Two Weekends: 20 & 21 October 2018 + 9 & 10 March 2019
Two weekends in Buddhist Psychology and Other-Centred Psychotherapy, an approach developed in the UK which offers a practical and positive therapeutic approach based on Buddhist psychology and a combination of Western and Eastern therapy met...
Two weekends in Buddhist Psychology and Other-Centred Approach
1. 'Creative Methods in ‘Other-Centred Approach’,
20 & 21 October 2018
Buddhist psychology suggests that we experience the world with a colouration added by our personal histories and experiences. We can become trapped by expectations and narrowness of view and fail to relate to others around us (human and otherwise) in a real way. In other-centred working we try to expand the world view and relate more authentically to those others. This other-centred methodology lends itself particularly to the use of creative methods. Art, role play or narrative work; movement, mythological exploration or drama; writing, music or body awareness all provide ways to explore the world of the self, but also to transcend it and investigate new directions. In creating a piece of art or a sculpt, a third element is brought into the therapy room which then becomes an ‘other’ which therapist and client can relate to and investigate. Fresh viewpoints become possible and the client is challenged to explore spontaneity and look at other perspectives. In particular, creative methods form a basis upon which role reversal can be used. This method in particular is significant in other-centred work because it gives the client direct experience of the ‘other’ viewpoint.
2. ‘The Wisdom of Not Knowing' , 9 & 10 March 2019
In modern Western society, we place a high value of knowledge. This can lead us to assume that it is possible to understand everything and that such understanding will bring with it the capacity to control our lives more. Buddhism on the other hand understands that, whilst the pursuit of deep understanding can be an important part of the personal journey, it is vital to our maturity as human beings to recognise that ultimately there is a great deal which we do not know. When we think we know, we cease to listen and explore. We unconsciously limit our frame of living to the familiar where we feel safe. We rely on old formulae to predict situations, even though these may be out of date. In therapy, discovering the capacity to be with clients in a state of not knowing is vital if we are going to be truly open to those we work with. It also conveys to them a trust in the process of stepping beyond the fixities of habitual views. When we recognise that we do not know, we listen and observe more carefully. We discover faith in life processes beyond ourselves. Not knowing allows us to find a greater wisdom, which is open to fresh possibilities in every moment.
Buddhist psychology provides insight into how people experience the world and create their own reality. This personal reality takes the form of a protective bubble, insulating the person from unwanted experiences to some degree, but also imposing limitations on their life. This approach differs from Western psychology in its way of approaching psychological problems. Whilst Western therapies often focus predominantly on the feelings and experiences of the person, refocusing the client’s attention onto the self-world with questions like: "what does it mean for you?" And "How do you feel it?", a Buddhist approach encourages deeper involvement with ‘the other’. It is a deep enquiry into reality in all its complexity, using questions such as: "So what is really true for them?" and "I wonder what that means for her?" In this way, the client is invited to connect more fully with his lived experience, loosening the hold of prejudice and assumptions, and achieving a more positive outward-looking attitude. The resulting encounter with others and with the environment is profoundly healing. Other-centred method provides an approach to mental problems which draws on a different perspective.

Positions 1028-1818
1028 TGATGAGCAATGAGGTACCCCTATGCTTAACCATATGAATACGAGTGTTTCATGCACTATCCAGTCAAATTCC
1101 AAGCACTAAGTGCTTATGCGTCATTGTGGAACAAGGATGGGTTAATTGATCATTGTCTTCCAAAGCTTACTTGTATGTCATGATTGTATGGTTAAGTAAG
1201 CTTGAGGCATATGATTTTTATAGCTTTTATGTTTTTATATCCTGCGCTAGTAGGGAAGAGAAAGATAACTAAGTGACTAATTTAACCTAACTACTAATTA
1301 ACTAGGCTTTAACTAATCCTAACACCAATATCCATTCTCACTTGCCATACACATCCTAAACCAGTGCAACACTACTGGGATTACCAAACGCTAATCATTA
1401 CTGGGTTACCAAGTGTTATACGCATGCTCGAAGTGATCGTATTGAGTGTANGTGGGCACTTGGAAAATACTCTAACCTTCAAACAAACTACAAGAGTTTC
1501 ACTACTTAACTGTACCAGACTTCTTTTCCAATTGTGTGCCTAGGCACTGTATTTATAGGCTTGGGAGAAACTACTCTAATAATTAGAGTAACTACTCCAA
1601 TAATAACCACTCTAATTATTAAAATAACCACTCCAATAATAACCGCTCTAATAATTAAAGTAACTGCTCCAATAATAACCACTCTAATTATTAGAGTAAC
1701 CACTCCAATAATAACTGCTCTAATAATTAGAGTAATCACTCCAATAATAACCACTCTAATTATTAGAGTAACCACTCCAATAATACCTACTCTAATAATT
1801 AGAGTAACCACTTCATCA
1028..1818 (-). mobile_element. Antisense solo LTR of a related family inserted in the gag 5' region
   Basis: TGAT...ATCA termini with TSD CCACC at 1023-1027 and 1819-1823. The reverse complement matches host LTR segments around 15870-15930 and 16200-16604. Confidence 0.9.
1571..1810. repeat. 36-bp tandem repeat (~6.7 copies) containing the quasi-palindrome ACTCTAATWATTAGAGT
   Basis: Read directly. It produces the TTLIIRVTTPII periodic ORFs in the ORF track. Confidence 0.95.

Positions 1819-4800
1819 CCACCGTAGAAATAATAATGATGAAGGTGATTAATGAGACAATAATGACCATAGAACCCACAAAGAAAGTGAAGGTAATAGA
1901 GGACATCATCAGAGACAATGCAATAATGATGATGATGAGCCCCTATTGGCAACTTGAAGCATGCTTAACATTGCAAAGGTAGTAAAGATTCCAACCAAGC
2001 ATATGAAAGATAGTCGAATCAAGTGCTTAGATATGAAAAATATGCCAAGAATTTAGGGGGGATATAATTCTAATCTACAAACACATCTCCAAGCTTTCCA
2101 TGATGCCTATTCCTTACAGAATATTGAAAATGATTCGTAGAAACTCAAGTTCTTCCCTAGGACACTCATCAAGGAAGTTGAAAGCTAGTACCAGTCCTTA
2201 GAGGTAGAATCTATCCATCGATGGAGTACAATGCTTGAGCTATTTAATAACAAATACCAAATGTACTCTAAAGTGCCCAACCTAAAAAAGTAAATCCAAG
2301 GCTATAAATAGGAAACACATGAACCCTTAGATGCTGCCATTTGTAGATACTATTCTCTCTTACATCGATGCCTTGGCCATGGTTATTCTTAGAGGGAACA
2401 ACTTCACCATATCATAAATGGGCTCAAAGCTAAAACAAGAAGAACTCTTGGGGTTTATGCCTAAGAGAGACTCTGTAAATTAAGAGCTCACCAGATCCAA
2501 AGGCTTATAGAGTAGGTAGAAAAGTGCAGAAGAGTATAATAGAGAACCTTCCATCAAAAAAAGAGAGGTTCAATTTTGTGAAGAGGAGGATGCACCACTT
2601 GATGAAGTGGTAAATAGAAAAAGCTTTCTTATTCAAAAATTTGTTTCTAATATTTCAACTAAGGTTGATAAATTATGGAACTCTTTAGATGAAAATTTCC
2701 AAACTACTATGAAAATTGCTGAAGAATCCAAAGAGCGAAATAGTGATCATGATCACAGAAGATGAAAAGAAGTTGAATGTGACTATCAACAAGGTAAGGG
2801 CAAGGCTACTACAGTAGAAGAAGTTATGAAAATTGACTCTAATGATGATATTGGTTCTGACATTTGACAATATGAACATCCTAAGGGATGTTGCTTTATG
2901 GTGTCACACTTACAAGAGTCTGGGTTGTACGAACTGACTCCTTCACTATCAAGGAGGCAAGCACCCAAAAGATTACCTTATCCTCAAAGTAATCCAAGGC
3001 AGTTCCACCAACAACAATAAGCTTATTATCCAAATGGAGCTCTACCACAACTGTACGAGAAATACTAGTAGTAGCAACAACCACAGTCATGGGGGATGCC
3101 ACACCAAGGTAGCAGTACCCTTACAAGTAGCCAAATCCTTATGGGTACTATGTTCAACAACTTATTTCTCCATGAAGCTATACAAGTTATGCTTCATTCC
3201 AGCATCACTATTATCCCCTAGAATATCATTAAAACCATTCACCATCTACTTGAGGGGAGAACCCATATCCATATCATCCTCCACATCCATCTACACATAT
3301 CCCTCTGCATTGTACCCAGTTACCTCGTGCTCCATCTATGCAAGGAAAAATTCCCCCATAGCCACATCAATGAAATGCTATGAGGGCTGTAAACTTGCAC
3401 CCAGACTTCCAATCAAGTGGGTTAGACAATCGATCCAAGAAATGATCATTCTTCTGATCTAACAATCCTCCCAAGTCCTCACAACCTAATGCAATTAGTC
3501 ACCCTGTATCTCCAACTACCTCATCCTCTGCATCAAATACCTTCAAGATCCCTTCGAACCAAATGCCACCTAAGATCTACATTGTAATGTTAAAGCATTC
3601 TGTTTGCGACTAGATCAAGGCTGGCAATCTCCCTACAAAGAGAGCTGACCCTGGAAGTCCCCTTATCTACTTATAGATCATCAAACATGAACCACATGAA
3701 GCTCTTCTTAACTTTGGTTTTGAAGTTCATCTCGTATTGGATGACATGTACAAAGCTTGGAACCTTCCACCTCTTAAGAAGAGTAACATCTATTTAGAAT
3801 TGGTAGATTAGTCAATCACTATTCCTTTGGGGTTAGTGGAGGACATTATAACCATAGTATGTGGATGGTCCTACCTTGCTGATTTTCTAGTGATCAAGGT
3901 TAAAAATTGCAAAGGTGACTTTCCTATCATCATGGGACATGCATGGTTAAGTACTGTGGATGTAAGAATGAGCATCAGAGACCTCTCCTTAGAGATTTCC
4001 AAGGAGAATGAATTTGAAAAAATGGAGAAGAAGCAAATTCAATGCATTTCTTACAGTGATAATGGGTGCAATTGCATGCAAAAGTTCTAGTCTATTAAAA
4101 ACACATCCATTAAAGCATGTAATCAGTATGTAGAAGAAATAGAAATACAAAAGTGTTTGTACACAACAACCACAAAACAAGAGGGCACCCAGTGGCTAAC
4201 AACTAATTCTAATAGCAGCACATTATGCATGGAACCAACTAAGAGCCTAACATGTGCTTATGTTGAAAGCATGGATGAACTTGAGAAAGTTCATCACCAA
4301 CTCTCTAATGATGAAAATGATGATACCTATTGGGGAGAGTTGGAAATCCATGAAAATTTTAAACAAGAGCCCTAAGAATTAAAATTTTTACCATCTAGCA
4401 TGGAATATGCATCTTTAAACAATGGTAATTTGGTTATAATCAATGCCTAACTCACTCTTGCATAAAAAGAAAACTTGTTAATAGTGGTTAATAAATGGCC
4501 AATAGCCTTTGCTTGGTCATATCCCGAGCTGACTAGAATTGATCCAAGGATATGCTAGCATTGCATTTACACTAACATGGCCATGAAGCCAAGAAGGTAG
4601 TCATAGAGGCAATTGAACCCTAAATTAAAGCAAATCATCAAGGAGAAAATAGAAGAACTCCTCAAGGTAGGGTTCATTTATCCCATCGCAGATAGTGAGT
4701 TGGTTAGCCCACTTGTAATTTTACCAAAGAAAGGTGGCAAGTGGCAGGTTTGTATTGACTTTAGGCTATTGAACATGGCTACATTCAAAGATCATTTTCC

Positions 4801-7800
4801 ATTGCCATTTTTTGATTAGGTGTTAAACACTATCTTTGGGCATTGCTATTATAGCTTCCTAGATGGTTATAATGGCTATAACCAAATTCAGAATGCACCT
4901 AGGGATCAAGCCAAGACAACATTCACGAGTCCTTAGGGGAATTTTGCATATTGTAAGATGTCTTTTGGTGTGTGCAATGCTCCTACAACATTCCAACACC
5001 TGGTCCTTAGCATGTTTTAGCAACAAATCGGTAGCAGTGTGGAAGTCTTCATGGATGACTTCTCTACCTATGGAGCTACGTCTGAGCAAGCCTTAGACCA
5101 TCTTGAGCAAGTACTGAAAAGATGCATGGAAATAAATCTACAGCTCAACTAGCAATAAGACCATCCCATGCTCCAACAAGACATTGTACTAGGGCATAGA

The approach is practical and will be useful to anyone who wants to explore human communication and experience from a personal or professional interest. Whilst the workshop will offer valuable CPD training for professional psychotherapists and counsellors, it will also be helpful to those in other caring professions or to people seeking to explore their own experience.
Caroline Brazier is a Buddhist and has practiced for more than twenty years as a therapist, trainer and lecturer. She is course leader of the Tariki Training Programme in Other-Centred Approach in England. She has written six books on Buddhism and psychology and is author of many chapters and papers on the subject. To find out more about her work, see www.buddhistpsychology.info or watch the video.
The weekends are held in Zeist, the Netherlands .
Registration & coffee: Saturday 9:30;
Programme: Saturday and Sunday at 10:00 - 16:30.
The number of participants is limited to max. 14; Teaching will be in English with some translation so you need a basic knowledge of English
The price for one weekend is € 185, -. incl. VAT, coffee / tea and lunch.
The price for both weekends is € 320,- incl-. VAT, coffee / tea and lunch.
A significant portion of the proceeds will benefit Tariki Trust and its main centre The Buddhist House, Narborough.